56 - Communication libre
Vascular Access / Vein
3 juin 2021, 17:35 - 19:05, Stream 3: SSCVasculaire & SSCViscérale


Challenges of percutaneous closure of temporary arteriovenous fistula
A. Zdoroveac1, R. Marti1, L. Gürke2, A. Isaak1, Presenter: A. Zdoroveac1 (1Aarau, 2Basel)

Surgical thrombectomy (VT) remains a valid therapeutic option in selected patients with DVD to prevent post-thrombotic syndrome. The creation of a temporary arteriovenous fistula (AVF) to reduce the risk for recurrent thrombosis is often part of the procedure. Closure of the AVF is recommended 8-12 weeks postoperatively. The surgical approach increases the risk of procedure-related complications such as impaired wound healing, infection or lymphatic fistula. Therefore, we evaluated and applied a minimally invasive technique using standard closure devices (CD).
Three patients received a temporary AVF using the great saphenous vein as a part of complex venous thrombectomy and reconstruction procedures in our case series. Three months after surgery, venous patency was confirmed by ultrasound (US), and the AVF was closed in local anesthesia in all patients. Our first procedure was planned according to the preoperative 3-D print and was as follows: to puncture the arterial ostium of AVF under US-guidance, to introduce the Proglide® CD over the guidewire into the SFA, and to close the arterial anastomosis of the AVF.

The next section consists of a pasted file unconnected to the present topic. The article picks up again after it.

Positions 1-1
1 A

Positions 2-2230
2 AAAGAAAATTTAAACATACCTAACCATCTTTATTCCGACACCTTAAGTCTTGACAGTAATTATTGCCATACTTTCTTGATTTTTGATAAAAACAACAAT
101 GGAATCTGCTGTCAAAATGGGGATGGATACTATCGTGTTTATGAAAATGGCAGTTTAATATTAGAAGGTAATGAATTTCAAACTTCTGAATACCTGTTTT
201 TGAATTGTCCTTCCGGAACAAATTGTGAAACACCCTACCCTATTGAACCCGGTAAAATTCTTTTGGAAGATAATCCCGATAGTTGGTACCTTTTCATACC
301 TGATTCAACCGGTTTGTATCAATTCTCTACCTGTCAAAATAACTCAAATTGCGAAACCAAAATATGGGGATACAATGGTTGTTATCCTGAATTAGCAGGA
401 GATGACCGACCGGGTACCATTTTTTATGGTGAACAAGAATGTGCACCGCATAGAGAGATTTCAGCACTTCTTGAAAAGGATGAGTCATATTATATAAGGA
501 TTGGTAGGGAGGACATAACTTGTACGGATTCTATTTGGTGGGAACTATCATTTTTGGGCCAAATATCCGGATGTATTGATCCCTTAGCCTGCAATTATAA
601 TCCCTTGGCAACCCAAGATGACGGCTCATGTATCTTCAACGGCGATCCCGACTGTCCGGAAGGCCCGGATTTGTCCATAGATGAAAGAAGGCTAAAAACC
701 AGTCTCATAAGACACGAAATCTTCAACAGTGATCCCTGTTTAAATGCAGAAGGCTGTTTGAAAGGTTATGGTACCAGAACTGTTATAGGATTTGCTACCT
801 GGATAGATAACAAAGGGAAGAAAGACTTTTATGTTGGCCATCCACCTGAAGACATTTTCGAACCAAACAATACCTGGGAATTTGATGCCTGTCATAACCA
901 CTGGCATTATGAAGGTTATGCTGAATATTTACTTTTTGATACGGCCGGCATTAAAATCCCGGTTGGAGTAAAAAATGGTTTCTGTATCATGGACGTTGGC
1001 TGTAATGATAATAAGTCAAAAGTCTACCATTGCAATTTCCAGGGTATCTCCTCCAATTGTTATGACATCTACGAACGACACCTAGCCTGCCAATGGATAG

In one case, we found a residual flow in the AVF after the closure with Proglide®. We accomplished fistula closure with Femoseal® after puncturing the AVF in its middle segment. In the second case, we could detect a transformation of the arterialized duplex signal into a regular venous flow pattern in the femoral vein, but there was still residual flow in AVF that lead to conversion due to massive scar tissue. In the third case, a short AVF of approximately 2 cm was still open after two closure attempts with Proglide® and Femoseal®, and surgical closure was mandatory.
Redo- surgery in the groin is associated with a high risk of infection and lymphatic fistula. It is, therefore, an enticing idea to close the AVF in a minimally invasive manner. We managed to close one AVF percutaneously. The major challenges are handling CD in scar tissue and poor US visualization of the anatomical structures. To conclude, planning percutaneous closure of temporary AVF starts during its creation. AVF should be long enough and, if technically possible, outside the main surgical area to reduce scar formation. Expert skills for US-guided puncture and application of percutaneous CD are mandatory.
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